Could Selective Hearing Be The Key To Long-Lasting Relationship Satisfaction?

When you hear the words "selective hearing," you might think of someone who's only half-listening to something you're saying. Their ears perk up when one thing you say catches their interest and only then do they truly listen. The rest of the time, they are biding their time till your story is over.

In a relationship context, this can be a nightmare. In fact, it might even be a relationship red flag science says you need to watch out for. You want your partner to truly listen when you're relaying what happened to you at the parking lot of the supermarket; not fake-listen. Not being listened to properly can make you feel ignored and frustrated. 

But have you ever been in a situation where your partner and you are debating over a topic and things get out of hand? Both of you are eager to make your point known and refuse to concede or see the other's point of view. And since an agreement cannot be reached, you resort to going to bed angry, fuming at the very memory of the entire conversation and what was said. Clinical psychologist and marriage counselor Randi Gunther told Psychology Today, "As most relationships mature, couples can find themselves bickering over small things. If those negative interactions, as minor as they may seem at the time, continue and increase, they can eventually pervade the relationship." At times like these, selective hearing could be key.

Selective hearing can help you not sweat the small stuff

Psychologist Mark Travers shared in Forbes, "One common mistake people make in their relationships is always trying to win an argument. Needless to say, this approach creates tension and can lead to power struggles and disconnection between partners." Long-lasting relationship satisfaction comes from choosing to let the small things go.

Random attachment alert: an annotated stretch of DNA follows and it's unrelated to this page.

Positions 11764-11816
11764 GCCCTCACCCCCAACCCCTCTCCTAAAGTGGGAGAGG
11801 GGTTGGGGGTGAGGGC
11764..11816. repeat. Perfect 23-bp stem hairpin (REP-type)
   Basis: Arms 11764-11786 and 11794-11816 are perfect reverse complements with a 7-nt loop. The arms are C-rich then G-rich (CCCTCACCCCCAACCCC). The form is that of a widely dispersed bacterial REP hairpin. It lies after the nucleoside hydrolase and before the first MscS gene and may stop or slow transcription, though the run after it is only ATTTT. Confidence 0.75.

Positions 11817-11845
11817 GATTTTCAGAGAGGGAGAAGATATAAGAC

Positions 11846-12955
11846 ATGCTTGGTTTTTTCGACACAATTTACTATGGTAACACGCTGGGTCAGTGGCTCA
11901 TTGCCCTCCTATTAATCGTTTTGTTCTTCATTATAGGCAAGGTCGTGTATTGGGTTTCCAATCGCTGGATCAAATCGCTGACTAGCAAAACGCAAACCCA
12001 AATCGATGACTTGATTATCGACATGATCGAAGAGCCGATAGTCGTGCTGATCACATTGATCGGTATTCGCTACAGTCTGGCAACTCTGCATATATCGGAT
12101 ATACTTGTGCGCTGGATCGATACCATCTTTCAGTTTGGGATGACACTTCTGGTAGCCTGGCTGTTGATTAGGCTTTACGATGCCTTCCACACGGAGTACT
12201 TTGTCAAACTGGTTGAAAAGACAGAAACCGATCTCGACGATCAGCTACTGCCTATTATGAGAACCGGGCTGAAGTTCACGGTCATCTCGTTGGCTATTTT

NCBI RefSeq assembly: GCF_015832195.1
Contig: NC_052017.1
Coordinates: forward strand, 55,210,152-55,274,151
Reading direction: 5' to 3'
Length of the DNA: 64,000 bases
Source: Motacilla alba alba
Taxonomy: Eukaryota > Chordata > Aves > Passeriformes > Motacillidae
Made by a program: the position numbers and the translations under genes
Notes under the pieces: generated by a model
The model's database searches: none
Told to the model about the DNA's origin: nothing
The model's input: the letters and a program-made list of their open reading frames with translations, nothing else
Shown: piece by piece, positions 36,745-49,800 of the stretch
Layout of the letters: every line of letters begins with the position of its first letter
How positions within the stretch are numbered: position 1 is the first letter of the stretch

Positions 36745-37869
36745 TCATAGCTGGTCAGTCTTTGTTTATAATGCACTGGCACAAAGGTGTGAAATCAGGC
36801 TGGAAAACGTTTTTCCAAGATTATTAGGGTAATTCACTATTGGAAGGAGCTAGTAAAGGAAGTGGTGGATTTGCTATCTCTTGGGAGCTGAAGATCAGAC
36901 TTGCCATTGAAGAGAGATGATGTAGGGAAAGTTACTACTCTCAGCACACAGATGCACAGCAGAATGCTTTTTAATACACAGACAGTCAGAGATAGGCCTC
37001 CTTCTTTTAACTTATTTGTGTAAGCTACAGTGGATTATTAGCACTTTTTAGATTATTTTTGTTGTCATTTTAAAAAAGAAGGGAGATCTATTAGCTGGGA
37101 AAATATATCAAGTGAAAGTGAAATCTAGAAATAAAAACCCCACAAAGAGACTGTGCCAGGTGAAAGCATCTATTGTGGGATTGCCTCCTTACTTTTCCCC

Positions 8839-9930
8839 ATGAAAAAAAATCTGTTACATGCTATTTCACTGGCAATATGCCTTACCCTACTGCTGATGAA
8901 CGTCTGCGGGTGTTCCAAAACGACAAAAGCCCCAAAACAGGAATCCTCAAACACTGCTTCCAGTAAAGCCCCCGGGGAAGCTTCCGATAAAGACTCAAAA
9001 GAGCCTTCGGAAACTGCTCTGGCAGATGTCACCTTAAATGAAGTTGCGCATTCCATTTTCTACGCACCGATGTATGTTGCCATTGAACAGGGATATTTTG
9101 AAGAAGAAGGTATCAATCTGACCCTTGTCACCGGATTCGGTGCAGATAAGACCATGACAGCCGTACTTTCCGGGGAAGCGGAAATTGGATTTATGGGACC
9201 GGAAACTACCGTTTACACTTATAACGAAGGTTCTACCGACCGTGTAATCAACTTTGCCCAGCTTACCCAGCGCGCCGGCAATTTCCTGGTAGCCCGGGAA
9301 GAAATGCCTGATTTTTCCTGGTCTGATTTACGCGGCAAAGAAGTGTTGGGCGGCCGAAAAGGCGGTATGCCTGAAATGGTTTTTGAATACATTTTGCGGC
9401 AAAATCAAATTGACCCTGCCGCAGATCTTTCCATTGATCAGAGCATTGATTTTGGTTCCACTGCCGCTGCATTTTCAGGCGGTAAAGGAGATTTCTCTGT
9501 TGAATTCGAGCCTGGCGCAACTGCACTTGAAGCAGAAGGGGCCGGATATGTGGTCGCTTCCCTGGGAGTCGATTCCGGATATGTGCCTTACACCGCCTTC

Do you and your significant other constantly argue over what TV series you should watch on Netflix? Do you find yourselves quarreling about who takes out the trash on what days? If your partner is insisting on garbage duty being split fairly between the two of you and you're not so concerned about it, try avoiding saying anything in return. Practice selective hearing and take the essence of what's being communicated instead — they feel tired and want you to help out more. The constant back and forth over seemingly trivial matters will only erode the intimacy between the two of you. As Gunther shared in Psychology Today, "Slowly, often imperceptibly, they wear away at the partners' expectations of emotional support. If the repeated barbs and retorts continue, they can turn once deep and loving friends into wary adversaries."

If your spouse is passionately talking about a topic that's close to their heart and you happen to hear them say something small that you think is factually incorrect, resist the urge to correct them at that very moment. What matters is that they're sharing their dreams with you. 

Selective hearing doesn't mean allowing your partner to disrespect you

A long-lasting relationship is built on mutual respect, and practicing selective hearing should not in any way get in the way of that. If your significant other has a way of using name-calling or mockery when they communicate with you, this doesn't count as one of those small things you should let go. That could potentially become one of the biggest dealbreakers in a relationship. Address those during the argument (or even after) and let them know that such behavior is not okay. 

The key is in understanding the context in which selective hearing can be used effectively to increase relationship satisfaction. If you feel like not addressing something in its initial stages could add up and become a bigger problem in your future as a couple, then by all means, address it. Talk about it. But if they're minor things like your partner talking a lot in social gatherings or them choosing to hum every time they're in the shower alone, resist the urge to bring those up. Decide to ignore them instead. 

Balance is an often talked about concept in relationships, but it is difficult to be aware of and achieve when you've spent years together. Not sweating the small stuff is a good mantra to wake up to every day. You'll find yourself moving through the day a lot easier and your relationship satisfaction in the long-run will speak for it.